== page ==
iShowmanism! at Ustinov Studio – review
This new form-busting odyssey through the world of performance opens in Bath
Once in a while as a critic, you see a piece of work that completely stops you in your tracks and makes you sit slack-jawed at the extraordinary level of artistry playing in front of you. Ever since seeing the lip-synch artist Dickie Beau deliver his Hamlet show Re-member Me in a tent at Latitude, I have been convinced that Beau is one of our great living artists. His new show iShowmanism!, the last programmed work in Deborah Warner's first season at the Ustinov, builds on this work and pushes it to a new level of excellence.
In conception, Beau interviews several theatre artists, each an explorative wanderer in their own right, and asks them to strip back what the art form is to its most elemental form. In Ancient Greece, playing in those vast open Amphitheatres of Epidaurus and below the mountains of Olympus, the connection between the texts and the Gods themselves was clear to the citizens whose leaders would pay them a day's agricultural wage to allow them to attend because they knew the importance. Consistently these actors, academics, and directors talk about theatre and its place in the grand sphere of life, with an almost holy reverence. For a short while theatre and what it stands for, is the most important event in the world. From Shakespeare to Beckett, from the parasitic nature of critics, to whether theatre is even relevant while the world burns around us, it's an intellectual as well as touching exploration of an art form that sometimes can be dismissed as simply entertainment.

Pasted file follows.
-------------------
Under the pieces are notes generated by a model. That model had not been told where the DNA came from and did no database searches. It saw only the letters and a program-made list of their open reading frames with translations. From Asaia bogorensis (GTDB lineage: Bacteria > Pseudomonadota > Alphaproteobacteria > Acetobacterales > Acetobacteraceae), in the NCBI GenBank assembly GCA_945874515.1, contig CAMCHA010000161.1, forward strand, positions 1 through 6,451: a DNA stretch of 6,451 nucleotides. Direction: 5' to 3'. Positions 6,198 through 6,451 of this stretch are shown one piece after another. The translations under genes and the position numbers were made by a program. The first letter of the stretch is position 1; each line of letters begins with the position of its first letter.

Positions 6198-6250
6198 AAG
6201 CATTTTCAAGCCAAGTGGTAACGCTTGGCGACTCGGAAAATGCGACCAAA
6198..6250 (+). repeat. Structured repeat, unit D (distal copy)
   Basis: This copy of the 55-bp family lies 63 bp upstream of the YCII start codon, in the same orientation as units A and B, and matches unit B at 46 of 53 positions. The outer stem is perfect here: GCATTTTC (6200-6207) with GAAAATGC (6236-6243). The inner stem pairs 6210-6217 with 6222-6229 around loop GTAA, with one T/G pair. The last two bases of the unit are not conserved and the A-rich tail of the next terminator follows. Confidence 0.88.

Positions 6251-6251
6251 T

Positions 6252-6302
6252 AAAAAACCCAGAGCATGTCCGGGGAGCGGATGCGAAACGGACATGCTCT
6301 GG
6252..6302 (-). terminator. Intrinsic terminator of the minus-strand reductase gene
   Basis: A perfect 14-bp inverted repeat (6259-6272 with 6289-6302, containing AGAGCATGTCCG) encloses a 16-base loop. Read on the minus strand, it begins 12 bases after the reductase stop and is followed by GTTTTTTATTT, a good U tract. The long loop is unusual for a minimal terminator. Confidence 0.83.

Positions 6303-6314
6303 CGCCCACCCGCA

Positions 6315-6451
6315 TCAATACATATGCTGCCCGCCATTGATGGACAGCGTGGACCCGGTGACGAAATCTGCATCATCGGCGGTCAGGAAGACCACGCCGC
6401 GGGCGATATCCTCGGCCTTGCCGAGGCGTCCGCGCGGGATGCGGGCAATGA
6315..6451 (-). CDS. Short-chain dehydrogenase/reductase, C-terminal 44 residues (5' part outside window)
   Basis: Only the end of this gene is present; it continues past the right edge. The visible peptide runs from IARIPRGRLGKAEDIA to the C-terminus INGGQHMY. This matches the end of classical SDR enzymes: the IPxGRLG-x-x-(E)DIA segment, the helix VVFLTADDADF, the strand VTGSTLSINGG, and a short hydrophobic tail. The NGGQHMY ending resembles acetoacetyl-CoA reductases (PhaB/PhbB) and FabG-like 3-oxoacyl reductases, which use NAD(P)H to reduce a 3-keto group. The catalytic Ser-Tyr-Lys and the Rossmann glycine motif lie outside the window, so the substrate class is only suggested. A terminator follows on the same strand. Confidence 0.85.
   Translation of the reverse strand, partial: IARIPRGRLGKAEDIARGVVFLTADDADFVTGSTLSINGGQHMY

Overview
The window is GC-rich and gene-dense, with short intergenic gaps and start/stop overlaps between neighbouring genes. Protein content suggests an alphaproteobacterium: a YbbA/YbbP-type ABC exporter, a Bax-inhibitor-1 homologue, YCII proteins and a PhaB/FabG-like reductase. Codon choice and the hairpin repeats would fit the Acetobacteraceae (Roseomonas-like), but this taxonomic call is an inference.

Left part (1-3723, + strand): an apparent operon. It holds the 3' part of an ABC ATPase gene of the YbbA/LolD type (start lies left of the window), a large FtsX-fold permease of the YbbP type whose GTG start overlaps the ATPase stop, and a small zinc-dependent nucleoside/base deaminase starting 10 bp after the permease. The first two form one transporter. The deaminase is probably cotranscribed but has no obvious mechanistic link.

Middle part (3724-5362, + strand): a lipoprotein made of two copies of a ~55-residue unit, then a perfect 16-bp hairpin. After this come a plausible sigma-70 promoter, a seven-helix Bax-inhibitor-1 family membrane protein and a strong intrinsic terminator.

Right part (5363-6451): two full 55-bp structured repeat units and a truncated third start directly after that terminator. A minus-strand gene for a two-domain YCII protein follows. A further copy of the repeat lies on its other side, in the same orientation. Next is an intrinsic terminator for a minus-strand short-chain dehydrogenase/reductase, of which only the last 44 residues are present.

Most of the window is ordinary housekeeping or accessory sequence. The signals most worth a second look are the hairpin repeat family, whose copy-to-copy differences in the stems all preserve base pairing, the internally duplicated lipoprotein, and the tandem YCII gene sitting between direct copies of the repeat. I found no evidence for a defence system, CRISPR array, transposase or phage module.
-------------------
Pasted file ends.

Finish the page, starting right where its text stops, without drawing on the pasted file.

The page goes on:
Warner's first season at the Ustinov has brought with it a renewed sense of what the space can do. Justin Nardella's design is a memory trove of a theatrical archive, Yorrick's skull, the gravedigger's spade, and a patch of land that Winnie stands buried up to her neck in. Meanwhile on video screens we see tape recorders spool as the subject reveals something about themselves through a moment in history. Marty Langthorne provides a hazy, dream-like quality to the lighting, a reconciliation with the theatrical past.
And there at its heart is Beau, the blank canvas at its centre. Pre-show he stands there, his eyes scanning the audience, a slight smile curled on the edge of his lips, unknowable. Yet when he begins to sync his lips to the words; Ian McKellen and Peter Sellers, Fiona Shaw, and that great voice teacher Patsy Rodenburg, there is a complete transformation. His facial muscles shift, his eyes twinkle like Gandalf, and his physicality subtly shifts. There is a lot of discussion about impressionists and the job they do, in caricature-made life. What Beau does is deeper, an artist sketching his subject and then being consumed by them.
It's a technical achievement beyond words, Each slight stumble, and minor hesitation from the interviewee caught by the interviewer over 95 magical minutes. In a show that explores the magic of theatre, the artistry of the greats, Beau, carefully supported by director Jan Willem Van Den Bosch, has produced a show that matches those beliefs. The word genius can so easily be bandied about, but when you're in its presence it's hard not to believe. For 90 minutes I was caught in a dream euphoria and couldn't leave. It's mesmerising. A work of genius.